On the night of Dec. 2-3, 1984, Bhopal suffered one of the worst industrial accidents of modern times. On the edge of town stood a seven-hectare pesticide plant owned by the U.S. company Union Carbide. Around midnight, water passed through a safety valve that had been deactivated and poured into a 13-meter steel tank of methyl isocyanate (MIC). The water caused a superheated reaction, turning the MIC into a deadly gas; the tank ruptured, breaking clean through its concrete housing; and 27 tons of MIC was released into the gentle southerly breeze that made kite-flying Bhopal's favorite sport. Over the next weeks, months and years, Chand and 15,247 others died—often blinded, and poisoned or drowned as the gas turned to liquid in their lungs—and a further 572,173 out of a population that was then 900,000 needed treatment.
Bhopal's tragedy—dreadful enough—was then compounded. In the two decades since the disaster, the survivors have seen a more insidious venom spread across the town. Without a healthy work force, the economy stagnated as businesses and factories such as Chand's ice-cream factory, which had paid for a five-bedroom house and three servants, closed overnight. Replacing them were an army of quacks, fly-by-night nongovernmental organizations and lawyers. After fighting compensation claims in the courts for five years, Union Carbide paid out $470 million, but victims often received only $500 for injuries and $2,000 for deaths. Some widows given new houses on the edge of town by the state government promptly sold them, pocketed the money and moved back to the slums. And this October, when India's Supreme Court ordered the Reserve Bank of India to release the remaining $321 million in compensation funds it still held, retail banks descended on Bhopal offering accounts to anyone who could produce a medical card certifying them as a gas victim.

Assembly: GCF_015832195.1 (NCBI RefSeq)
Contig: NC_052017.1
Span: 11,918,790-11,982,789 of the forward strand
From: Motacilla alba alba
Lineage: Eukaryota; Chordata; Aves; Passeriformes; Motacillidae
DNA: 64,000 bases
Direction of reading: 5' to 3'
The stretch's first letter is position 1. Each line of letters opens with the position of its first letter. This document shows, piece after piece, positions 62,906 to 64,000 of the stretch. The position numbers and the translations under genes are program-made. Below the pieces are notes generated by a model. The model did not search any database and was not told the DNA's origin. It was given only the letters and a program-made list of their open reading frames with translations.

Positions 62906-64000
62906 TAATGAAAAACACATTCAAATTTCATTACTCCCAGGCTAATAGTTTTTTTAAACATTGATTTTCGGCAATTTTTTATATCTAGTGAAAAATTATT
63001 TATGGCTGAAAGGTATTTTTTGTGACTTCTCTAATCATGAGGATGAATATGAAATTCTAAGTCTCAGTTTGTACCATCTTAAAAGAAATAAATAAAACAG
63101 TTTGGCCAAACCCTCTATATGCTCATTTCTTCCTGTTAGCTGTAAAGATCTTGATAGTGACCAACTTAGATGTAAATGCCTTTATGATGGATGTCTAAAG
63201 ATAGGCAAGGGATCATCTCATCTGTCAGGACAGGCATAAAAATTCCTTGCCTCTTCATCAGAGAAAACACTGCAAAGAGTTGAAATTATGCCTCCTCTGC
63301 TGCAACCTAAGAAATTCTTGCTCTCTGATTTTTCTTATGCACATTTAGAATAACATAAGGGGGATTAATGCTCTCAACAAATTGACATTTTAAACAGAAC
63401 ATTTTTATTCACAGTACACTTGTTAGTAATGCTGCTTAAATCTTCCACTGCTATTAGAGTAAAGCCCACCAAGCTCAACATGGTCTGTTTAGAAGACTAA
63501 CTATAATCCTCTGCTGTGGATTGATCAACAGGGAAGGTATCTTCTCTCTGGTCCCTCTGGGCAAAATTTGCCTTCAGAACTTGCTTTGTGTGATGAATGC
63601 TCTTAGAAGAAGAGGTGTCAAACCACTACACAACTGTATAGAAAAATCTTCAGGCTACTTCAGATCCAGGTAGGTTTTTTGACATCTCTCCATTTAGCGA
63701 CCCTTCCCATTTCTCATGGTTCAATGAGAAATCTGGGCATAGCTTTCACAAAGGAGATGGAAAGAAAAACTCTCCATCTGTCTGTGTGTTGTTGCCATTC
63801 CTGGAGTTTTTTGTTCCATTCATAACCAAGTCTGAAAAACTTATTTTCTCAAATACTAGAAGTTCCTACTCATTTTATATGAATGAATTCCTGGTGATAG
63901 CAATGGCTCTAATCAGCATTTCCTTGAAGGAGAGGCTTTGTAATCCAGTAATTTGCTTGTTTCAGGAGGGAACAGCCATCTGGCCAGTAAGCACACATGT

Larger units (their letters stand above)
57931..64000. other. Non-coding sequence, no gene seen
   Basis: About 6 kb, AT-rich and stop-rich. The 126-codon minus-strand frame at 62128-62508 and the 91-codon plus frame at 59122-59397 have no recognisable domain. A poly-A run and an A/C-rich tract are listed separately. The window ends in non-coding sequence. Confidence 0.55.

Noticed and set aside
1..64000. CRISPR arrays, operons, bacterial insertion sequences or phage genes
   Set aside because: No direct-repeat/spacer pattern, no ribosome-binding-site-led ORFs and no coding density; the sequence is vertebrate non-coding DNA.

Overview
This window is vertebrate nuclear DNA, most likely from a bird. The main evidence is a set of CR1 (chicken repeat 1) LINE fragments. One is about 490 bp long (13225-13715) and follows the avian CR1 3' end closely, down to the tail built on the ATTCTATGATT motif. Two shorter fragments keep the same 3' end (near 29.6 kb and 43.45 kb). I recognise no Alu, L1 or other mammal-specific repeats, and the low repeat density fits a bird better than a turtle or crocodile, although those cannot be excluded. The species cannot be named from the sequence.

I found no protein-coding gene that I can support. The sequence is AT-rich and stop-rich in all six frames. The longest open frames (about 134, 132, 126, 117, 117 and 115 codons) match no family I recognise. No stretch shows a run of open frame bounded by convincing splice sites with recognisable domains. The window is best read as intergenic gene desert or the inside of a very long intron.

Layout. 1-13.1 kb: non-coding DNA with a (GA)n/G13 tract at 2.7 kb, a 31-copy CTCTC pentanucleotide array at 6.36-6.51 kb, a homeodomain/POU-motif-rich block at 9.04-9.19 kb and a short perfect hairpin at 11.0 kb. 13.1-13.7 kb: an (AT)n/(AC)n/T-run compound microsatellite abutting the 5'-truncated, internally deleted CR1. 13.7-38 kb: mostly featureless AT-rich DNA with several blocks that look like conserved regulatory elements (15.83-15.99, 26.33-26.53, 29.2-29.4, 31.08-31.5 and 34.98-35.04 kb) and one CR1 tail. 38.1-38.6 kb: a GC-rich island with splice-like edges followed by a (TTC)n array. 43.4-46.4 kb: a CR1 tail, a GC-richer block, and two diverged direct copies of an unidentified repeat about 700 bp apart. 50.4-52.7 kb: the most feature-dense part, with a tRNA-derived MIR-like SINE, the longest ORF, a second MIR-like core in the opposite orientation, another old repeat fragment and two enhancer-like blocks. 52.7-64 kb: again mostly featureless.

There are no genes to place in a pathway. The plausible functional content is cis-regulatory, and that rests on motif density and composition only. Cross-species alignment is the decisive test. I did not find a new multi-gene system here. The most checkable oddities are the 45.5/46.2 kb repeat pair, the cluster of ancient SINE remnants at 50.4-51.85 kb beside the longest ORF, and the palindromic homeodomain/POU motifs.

Abdul Jabbar Khan, of the Bhopal Gas Peedith Mahila Udyog Sanghathan, a group for female victims, says the disaster poisoned Bhopal's soul. "The shame of Bhopal," he says, "is that there's no humanity here today. People began to spend their lives in queues, for ration cards, for hospital, for compensation. We became a city of victims, a city of beggars, with nobody caring for anyone else." Psychiatrist Santosh Tandon, 45, said the "disempowering" effect of the catastrophe, which left a whole city unable to provide for itself, was overwhelming. "The gas took away Bhopal's spirit," he says. He adds many patients developed "compensation neurosis": unable to do anything but wait for help that never came, or was insufficient when it did, they became consumed by bitterness, alienation and a feeling of worthlessness that frequently turned suicidal.
For Shanti, now 60, the past 20 years have been one long revelation about the frailty of community. "I've learned how people really are," she says. "The people who used to work in our factory blank me in the street. Even my relatives didn't want to help me." She says she has learned to adjust to poverty but not to the other changes in Bhopal. "After Kishen died, I faced a lot of problems. So did a lot of families. But people were just asking for money, always money. I was never begging for money. I was begging for love. And Bhopal had none."